A defense ministry spokesman said Russian forces shot down four Ukrainian drones overnight, including a Bayraktar drone. Ukraine’s Bayraktar drones, made by NATO member Turkey, have become a symbol of Russian President Vladimir Putin’s accusations that the U.S. and its allies pose an existential security threat to Russia.
U.S. President Joe Biden is sending his national security adviser to Rome to meet with a Chinese official over worries that Beijing is amplifying Russian disinformation and may help Mosc ow evade Western economic sanctions.
The U.N. has recorded at least 596 civilian deaths since Russia invaded Ukraine on Feb. 24, though it believes the true toll is much higher. The Ukrainian prosecutor general’s office said the death toll includes at least 85 children are among them. Millions more people have fled their homes.
While Russia’s military is bigger and better equipped than Ukraine’s, Russian troops have faced stiffer than expected resistance, bolstered by Western weapons support. With their advance slowed in several areas, they have bombarded several cities with unrelenting shelling, hitting two dozen medical facilities and creating a series of humanitarian crises.
Ukrainian and European leaders have pushed with limited success for Russia to grant safe passage to civilians trapped by fighting. Ukrainian authorities said Sunday that more than 10 humanitarian corridors were set to open, including from the besieged port city of Mariupol. But such promises have repeatedly crumbled, and there was no word late Sunday on whether people were able to use the evacuation routes.
The International Committee of the Red Cross said suffering in Mariupol was “simply immense” and that hundreds of thousands of people faced extreme shortages of food, water and medicine.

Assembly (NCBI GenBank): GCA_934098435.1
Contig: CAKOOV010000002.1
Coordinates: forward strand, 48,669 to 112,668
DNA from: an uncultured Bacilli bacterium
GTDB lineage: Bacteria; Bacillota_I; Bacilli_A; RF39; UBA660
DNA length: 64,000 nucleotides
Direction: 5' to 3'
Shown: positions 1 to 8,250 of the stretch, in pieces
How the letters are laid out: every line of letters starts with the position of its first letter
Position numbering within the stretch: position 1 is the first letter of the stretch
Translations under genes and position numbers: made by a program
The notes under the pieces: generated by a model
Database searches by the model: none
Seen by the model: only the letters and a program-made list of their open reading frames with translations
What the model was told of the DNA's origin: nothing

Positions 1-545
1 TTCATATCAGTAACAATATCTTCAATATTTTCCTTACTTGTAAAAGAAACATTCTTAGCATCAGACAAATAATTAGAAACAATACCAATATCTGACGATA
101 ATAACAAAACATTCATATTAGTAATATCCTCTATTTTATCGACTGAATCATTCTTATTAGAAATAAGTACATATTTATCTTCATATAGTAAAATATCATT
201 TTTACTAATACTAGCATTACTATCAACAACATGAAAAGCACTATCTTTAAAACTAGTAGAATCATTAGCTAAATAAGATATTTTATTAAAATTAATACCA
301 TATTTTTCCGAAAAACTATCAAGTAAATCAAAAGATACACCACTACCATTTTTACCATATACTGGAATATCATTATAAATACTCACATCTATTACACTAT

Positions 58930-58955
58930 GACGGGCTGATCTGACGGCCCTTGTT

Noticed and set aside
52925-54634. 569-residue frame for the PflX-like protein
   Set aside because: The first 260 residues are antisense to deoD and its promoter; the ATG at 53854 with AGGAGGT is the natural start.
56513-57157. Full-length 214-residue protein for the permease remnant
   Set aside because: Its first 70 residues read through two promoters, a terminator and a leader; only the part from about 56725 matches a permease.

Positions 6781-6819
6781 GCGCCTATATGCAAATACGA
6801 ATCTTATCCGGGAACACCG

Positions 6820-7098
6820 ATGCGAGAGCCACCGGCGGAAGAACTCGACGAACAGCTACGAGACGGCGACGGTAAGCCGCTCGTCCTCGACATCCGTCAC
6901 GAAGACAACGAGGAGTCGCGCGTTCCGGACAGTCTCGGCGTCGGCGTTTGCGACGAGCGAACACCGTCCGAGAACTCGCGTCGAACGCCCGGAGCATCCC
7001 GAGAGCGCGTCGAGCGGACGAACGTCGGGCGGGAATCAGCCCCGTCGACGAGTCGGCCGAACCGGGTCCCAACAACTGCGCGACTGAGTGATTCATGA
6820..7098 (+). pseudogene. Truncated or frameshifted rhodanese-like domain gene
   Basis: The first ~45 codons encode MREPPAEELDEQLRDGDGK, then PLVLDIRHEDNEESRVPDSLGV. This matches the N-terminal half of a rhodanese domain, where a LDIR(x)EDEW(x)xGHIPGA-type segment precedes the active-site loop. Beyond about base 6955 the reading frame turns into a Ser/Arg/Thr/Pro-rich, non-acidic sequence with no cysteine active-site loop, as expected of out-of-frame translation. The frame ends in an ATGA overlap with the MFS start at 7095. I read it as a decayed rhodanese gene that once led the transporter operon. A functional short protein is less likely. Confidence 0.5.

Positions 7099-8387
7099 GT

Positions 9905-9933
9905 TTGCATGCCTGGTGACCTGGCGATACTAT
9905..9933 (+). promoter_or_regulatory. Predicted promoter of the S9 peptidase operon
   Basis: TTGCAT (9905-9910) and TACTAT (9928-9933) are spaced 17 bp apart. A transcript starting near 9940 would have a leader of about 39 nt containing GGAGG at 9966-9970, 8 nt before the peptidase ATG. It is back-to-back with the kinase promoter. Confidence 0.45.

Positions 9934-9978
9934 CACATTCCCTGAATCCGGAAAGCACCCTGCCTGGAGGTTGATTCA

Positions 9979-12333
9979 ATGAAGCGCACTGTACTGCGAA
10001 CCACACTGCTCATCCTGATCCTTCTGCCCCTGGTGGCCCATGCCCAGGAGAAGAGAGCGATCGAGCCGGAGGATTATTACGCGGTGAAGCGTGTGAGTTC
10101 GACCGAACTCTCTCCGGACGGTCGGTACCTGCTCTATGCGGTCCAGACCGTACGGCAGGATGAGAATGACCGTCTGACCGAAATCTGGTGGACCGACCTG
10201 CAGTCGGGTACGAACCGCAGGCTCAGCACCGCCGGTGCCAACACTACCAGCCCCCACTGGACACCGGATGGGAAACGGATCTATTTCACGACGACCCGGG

“Dead bodies, of civilians and combatants, remain trapped under the rubble or lying in the open where they fell,” the Red Cross said in a statement. “Life-changing injuries and chronic, debilitating conditions cannot be treated.”
The fight for Mariupol is crucial because its capture could help Russia establish a land corridor to Crimea, which it seized from Ukraine in 2014.
That fight expanded Sunday to the sprawling facility at Yavoriv, which has long been used to train Ukrainian soldiers, often with instructors from the United States and other countries in the Western alliance. More than 30 Russian cruise missiles targeted the site. In addition to the fatalities, the Ukrainian Defense Ministry said 134 people were wounded in the attack.
The base is less than 25 kilometers (15 miles) from the Polish border and appears to be the westernmost target struck during Russia’s 18-day invasion. It has hosted NATO training drills, making it a potent symbol of Russia’s longstanding fears that the expansion of the 30-member Western military alliance to include former Soviet states threatens its security — something NATO denies.
Ina Padi, a 40-year-old Ukrainian who crossed the border with her family, was taking shelter at a fire station in Wielkie Oczy, Poland, when she was awakened by blasts Sunday morning that shook her windows.
“I understood in that moment, even if we are free of it, (the war) is still coming after us,” she said.
Russian fighters also fired at the airport in the western city of Ivano-Frankivsk, which is less than 150 kilometers (94 miles) north of Romania and 250 kilometers (155 miles) from Hungary, two other NATO allies.
NATO said Sunday that it currently does not have any personnel in Ukraine, though the United States has increased the number of U.S. troops deployed to Poland. White House national security adviser Jake Sullivan said the West would respond if Russia’s strikes travel outside Ukraine and hit any NATO members, even accidentally.
Associated Press journalists from around the world contributed to this report.
Follow the AP’s coverage of the Ukraine crisis at https://apnews.com/hub/russia-ukraine